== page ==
The UK government's plans for regulation of the internet and social media contained a long list of online harms. Among them was excessive screen use by teenagers.
On the Tech Tent podcast this week, we ask whether there is convincing evidence that spending hours staring at smartphones and other screens is damaging the mental health of young people.
If you read news headlines - or indeed the government's Online Harms White Paper - you might think that the case against screen time was a no-brainer.
But this week, a study by the Oxford Internet Institute suggested that it had little obvious effect on the mental wellbeing of teenagers, even if they were spending hours staring at screens at bedtime.
"We look at general wellbeing," one of the researchers, Amy Orben, tells us. "We do not find a relationship between digital screen use 30 minutes, one hour and two hours before bed and a decrease in wellbeing."
The research examined data from more than 17,000 teenagers in the UK, Ireland and the United States.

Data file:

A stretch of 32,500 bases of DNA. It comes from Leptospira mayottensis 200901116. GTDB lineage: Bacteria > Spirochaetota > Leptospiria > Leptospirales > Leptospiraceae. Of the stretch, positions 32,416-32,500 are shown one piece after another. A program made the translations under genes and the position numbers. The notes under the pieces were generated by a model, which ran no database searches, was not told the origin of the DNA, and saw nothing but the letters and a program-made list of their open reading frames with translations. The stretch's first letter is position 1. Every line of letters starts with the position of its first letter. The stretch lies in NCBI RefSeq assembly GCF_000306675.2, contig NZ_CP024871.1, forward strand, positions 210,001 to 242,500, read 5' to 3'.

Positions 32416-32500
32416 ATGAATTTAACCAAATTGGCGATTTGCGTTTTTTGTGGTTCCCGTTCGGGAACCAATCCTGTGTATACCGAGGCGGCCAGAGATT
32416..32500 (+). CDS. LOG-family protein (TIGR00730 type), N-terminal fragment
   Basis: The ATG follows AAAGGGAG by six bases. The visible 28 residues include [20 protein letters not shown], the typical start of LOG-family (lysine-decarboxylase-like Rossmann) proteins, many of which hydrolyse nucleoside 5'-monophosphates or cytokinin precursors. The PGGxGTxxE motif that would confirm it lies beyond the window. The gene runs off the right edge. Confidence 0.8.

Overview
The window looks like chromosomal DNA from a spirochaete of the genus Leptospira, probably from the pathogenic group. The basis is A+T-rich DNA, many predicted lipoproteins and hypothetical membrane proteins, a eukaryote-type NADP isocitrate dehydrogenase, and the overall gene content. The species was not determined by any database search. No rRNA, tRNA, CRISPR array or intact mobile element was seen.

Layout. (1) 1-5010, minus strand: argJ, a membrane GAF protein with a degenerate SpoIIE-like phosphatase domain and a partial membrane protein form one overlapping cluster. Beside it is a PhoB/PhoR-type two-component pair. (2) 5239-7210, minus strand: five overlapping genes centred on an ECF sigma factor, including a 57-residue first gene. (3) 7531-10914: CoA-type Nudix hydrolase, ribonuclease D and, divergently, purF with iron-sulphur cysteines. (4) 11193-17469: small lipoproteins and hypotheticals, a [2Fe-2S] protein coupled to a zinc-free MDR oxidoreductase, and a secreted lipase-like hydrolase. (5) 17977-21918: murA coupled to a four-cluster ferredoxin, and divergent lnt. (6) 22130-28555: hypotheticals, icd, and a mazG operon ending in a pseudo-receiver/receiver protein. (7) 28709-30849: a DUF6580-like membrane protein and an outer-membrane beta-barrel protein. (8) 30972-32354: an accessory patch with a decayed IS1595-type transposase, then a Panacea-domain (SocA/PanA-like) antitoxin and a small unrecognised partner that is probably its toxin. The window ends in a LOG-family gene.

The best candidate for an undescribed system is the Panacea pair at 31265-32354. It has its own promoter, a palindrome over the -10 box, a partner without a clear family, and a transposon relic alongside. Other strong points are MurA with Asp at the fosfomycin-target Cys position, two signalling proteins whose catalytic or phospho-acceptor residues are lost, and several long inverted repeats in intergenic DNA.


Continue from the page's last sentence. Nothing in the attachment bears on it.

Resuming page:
Ms Orben tells us that, unlike some other studies, their work does not rely solely on what people report about their own screen time.
"People are really bad at estimating how much they use phones and technology in their everyday life," she explains
"We've actually seen in previous research that the overlap between their self-reported phone use and their actual use when it is tracked is absolutely minimal."
Critics have pointed out that some of the Oxford data dates back to 2011. Since then, adolescents' screen time and the nature of what they are viewing has changed.
There is plenty of anecdotal evidence that no matter how long teenagers are spending looking at screens, they are encountering material about issues such as anorexia and self-harm that could prove damaging to their mental health.
The Oxford researchers are confident that their study is robust in its finding that any correlation between screen time and mental health is very small.
"That crucially does not mean that I'm saying that there might not be a type of digital technologies that is harmful, or is very beneficial," says Ms Orben. But she says more research is needed.
"I think this study is only a first step. We need to be asking better questions."
Meanwhile, whatever the evidence, the drive to regulate the internet is gathering pace.
Also on this week's podcast:
- Who's listening to Alexa, Google and Siri? We discuss whether we should worry that staff at the companies behind smart speakers and voice assistants could be listening to what we say to them
- And Tim Cook's biographer Leander Kahney explains why we should not underestimate the innovation record of the man who followed Steve Jobs as boss of Apple